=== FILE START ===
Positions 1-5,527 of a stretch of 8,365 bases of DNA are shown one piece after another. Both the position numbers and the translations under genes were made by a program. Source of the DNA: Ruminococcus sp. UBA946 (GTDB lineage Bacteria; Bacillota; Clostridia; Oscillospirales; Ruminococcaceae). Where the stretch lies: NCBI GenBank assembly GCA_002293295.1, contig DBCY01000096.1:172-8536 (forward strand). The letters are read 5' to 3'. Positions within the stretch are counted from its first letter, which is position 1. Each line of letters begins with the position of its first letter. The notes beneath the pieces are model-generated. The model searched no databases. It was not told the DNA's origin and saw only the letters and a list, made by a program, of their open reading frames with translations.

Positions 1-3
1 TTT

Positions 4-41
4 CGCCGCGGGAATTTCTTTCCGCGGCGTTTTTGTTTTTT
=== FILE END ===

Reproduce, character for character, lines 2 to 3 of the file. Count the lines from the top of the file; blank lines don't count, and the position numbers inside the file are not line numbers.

Positions 1-3
1 TTT